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Cryptocurrency is the New Target for Cybercriminals

Cryptocurrency is the New Target for Cybercriminals
by Matthew Rosenquist on 01-02-2018 at 12:00 pm

As predicted, the rise of cryptocurrency valuation has captured the attention of cybercriminals. New hacks, thefts, misuse, and fraud schemes are on the rise. Where there is value, there will be a proportional risk of theft.Criminals always pursue and exploit systems where they can achieve personal financial gain. It is the Willie Sutton effect: That’s where the money is.

This month we have seen a number of different cryptocurrency related malicious activities targeting customers and companies. Unsuspecting people’s computers and phones have been hijacked by attackers to mine cryptocoins, malware that targets crypto-keys is on the rise, fake Bitcoin wallet apps are appearing in App Stores, and a Bitcoin exchange was permanently shut down due to multiple hacks.

The creativity and persistence of cybercriminals is impressive and only likely to increase over time.

Greedy North Korean Hackers Targeting Cryptocurrencies and Point-of-Sale Terminals


Comment: What is believed to be nation-state malware, is installing a Remote Access Trojan (RAT) that enables the theft of cryptocurrency credentials of users and exchanges. Whomever is behind this malware is interested, among other things, harvesting valuable digital currency. Financial gain is a tremendous motivation for so many different cyber threats, potentially even nation run cyber-criminal programs!

Hackers Targeting Servers Running Database Services for Mining Cryptocurrency

Comment: Sophisticated hackers are also targeting beefy database servers to harvest data, install cryptocoin mining software, Remote Access Trojans (RAT), botnet control functions, and likely to use them as a launching pad to propagate attacks against systems connecting to the database.

Starbucks Wi-Fi hijacked customers’ laptops to mine cryptocoins

Comment: Want crypto-coin stealing malware with your coffee? Another free-WiFi risk to add to the bonfire. CoinHive, a JavaScript miner, infected users at a Starbucks to use customer’s laptops to mine cryptocoin for the attackers.

Cryptocurrency Mining Scripts Now Run Even After You Close Your Browser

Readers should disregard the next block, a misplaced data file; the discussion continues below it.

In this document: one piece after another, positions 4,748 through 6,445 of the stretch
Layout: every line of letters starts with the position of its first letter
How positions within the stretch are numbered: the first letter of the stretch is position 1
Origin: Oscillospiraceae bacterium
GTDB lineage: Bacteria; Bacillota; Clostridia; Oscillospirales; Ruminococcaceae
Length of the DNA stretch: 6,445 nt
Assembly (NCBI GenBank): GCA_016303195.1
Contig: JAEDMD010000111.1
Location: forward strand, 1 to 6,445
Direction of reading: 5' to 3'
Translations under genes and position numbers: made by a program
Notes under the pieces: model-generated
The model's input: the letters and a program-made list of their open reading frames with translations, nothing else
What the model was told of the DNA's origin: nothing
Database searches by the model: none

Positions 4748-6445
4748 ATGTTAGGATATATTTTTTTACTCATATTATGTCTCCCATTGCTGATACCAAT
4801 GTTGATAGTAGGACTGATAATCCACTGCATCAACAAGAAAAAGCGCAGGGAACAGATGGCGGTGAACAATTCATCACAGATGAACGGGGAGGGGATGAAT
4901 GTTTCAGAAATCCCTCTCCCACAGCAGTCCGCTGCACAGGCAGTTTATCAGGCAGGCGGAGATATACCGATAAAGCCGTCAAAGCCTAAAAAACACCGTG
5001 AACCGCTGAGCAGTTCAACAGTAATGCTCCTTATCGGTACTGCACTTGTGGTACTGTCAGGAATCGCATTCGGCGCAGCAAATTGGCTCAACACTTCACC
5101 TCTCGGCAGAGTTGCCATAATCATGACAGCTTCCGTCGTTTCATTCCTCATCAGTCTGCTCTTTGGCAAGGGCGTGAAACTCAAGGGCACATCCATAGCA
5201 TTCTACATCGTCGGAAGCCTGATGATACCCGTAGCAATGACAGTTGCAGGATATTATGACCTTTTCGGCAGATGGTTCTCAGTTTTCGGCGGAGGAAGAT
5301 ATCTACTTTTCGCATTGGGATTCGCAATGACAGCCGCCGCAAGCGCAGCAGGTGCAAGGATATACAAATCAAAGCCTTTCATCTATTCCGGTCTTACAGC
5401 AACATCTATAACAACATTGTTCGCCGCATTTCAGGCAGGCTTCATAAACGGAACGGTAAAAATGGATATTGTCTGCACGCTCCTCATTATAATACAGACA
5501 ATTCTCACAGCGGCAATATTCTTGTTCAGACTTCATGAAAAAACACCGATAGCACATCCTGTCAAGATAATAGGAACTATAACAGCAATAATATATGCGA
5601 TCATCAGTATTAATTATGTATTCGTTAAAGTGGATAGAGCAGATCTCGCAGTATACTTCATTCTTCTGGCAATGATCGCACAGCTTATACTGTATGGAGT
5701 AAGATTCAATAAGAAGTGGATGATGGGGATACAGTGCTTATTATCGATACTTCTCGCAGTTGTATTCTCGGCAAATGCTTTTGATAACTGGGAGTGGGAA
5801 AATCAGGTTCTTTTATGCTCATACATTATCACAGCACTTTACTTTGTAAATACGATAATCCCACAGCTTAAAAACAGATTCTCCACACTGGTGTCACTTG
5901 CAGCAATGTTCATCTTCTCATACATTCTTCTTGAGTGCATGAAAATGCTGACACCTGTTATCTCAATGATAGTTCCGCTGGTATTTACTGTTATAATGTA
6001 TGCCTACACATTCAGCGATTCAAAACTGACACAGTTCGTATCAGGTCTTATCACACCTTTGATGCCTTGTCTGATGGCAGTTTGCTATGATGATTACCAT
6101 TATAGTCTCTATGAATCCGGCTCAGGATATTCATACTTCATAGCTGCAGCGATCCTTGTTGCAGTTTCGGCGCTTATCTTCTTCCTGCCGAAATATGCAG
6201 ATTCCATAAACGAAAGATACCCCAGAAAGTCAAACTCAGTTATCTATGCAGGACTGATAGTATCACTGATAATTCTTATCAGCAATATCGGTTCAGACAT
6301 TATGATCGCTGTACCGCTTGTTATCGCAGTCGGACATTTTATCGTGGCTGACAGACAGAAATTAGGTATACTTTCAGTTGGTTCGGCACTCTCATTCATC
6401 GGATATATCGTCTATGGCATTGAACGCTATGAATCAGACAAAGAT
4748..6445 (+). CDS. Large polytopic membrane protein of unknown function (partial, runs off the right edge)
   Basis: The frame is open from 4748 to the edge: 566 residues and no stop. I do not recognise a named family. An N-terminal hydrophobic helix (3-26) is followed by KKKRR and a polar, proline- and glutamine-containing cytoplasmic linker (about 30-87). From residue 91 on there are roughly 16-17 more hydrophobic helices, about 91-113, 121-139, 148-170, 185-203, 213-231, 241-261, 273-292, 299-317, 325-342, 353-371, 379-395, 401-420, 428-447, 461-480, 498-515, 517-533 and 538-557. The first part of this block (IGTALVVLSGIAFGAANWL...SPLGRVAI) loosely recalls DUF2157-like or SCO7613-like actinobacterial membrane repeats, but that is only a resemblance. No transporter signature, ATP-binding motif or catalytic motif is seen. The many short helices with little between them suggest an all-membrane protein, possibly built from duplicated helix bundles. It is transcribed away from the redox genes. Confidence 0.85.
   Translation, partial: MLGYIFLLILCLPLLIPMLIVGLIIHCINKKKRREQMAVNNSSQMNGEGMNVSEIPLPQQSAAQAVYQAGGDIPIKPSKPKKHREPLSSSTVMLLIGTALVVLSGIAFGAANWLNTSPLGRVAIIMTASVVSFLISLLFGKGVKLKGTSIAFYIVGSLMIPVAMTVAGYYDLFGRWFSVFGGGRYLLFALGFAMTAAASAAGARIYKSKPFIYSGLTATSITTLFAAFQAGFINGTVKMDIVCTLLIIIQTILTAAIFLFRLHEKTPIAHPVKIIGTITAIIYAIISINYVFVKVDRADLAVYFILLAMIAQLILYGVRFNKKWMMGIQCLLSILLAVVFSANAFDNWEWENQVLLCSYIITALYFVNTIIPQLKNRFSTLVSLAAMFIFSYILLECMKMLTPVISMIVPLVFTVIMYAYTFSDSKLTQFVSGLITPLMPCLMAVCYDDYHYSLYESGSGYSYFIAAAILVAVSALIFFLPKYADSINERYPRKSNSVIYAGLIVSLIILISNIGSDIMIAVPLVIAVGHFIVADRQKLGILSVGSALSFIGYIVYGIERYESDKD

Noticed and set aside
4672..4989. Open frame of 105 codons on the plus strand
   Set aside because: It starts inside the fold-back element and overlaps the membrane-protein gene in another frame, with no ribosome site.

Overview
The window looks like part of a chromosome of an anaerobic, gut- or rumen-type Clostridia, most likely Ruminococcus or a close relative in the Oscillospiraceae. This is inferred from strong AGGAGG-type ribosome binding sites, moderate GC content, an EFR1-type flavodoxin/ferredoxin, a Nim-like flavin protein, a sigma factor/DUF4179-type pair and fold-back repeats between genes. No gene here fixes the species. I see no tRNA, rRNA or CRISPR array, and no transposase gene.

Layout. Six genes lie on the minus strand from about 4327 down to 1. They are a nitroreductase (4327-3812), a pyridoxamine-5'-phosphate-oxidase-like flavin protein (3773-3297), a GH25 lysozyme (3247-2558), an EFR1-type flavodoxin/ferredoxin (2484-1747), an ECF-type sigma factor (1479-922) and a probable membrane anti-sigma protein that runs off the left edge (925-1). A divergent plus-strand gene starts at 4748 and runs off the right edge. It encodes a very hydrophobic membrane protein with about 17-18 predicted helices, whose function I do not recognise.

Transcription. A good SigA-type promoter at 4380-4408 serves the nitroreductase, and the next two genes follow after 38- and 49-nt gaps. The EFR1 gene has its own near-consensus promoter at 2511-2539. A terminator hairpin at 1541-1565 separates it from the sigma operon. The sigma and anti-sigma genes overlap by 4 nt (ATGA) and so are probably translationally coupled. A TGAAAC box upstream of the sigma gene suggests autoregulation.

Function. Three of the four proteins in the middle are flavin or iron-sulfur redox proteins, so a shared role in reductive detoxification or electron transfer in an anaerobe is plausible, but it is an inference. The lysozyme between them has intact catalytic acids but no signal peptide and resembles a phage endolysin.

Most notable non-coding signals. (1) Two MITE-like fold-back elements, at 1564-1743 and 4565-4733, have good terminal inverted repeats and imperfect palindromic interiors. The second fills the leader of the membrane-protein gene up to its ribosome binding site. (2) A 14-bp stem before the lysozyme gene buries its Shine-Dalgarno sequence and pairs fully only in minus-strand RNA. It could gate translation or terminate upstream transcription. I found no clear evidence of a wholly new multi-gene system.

Comment: Websites can harvest the power of visitor’s systems to mine for cryptocurrency. Working through the web browsers, JavaScript code running the background can tap into PC resources to use CPU cycles to mine for crypto coins. This can happen openly or covertly. Some sites are using this to supplement regular advertising. Some sites are being hacked and inadvertently supporting cybercriminals. One disturbing advancement is that the process can continue to run in the background even after navigating away from the site or closing the browser window.

Bitcoin Exchange Shuts Down After Getting Hacked a Second Time This Year

Cybersec Lesson #42: If you can’t protect your digital assets from cyber-threats, it can cost you the business. This cryptocurrency exchange is filing bankruptcy and closing. It cites the two hacks which drained significant assets as the cause.

Massive Brute-Force Attack Infects WordPress Sites with Monero Miners

Comment: The WordPress community has been a favorite target of hackers for some time. The latest attack involves hackers using brute-force techniques to gain administrative access to websites then installing crypto mining malware. This has turned a profit for the criminals to the tune of more than $100 thousand dollars. With that type of reward, don’t expect this tactic to end anytime soon.

Beware of Cryptocurrency Mining Virus Spreading Through Facebook Messenger

Comment: Beware, a new cryptocurrency mining-bot is making the rounds through Facebook Messenger. The malware allows attackers to siphon CPU cycles from the victim as part of a cryptocoin mining scheme. As a bonus, it then hijacks their Facebook account to send itself to the victims’ friends.

Google Removes Three Fake Bitcoin Wallet Apps From Google Play

Comment:We will see more of these c. App Stores need to pay extra care in vetting crypto wallet apps. Much thanks to the Lookout security team for spotting these and Google for quickly removing them from the App Store.

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Interested in more? Follow me on your favorite social sites for insights and what is going on in cybersecurity: LinkedIn, Twitter (@Matt_Rosenquist), YouTube, Information Security Strategy blog, Medium, and Steemit

Also read:Why Bitcoin is the largest Ponzi scheme in human history

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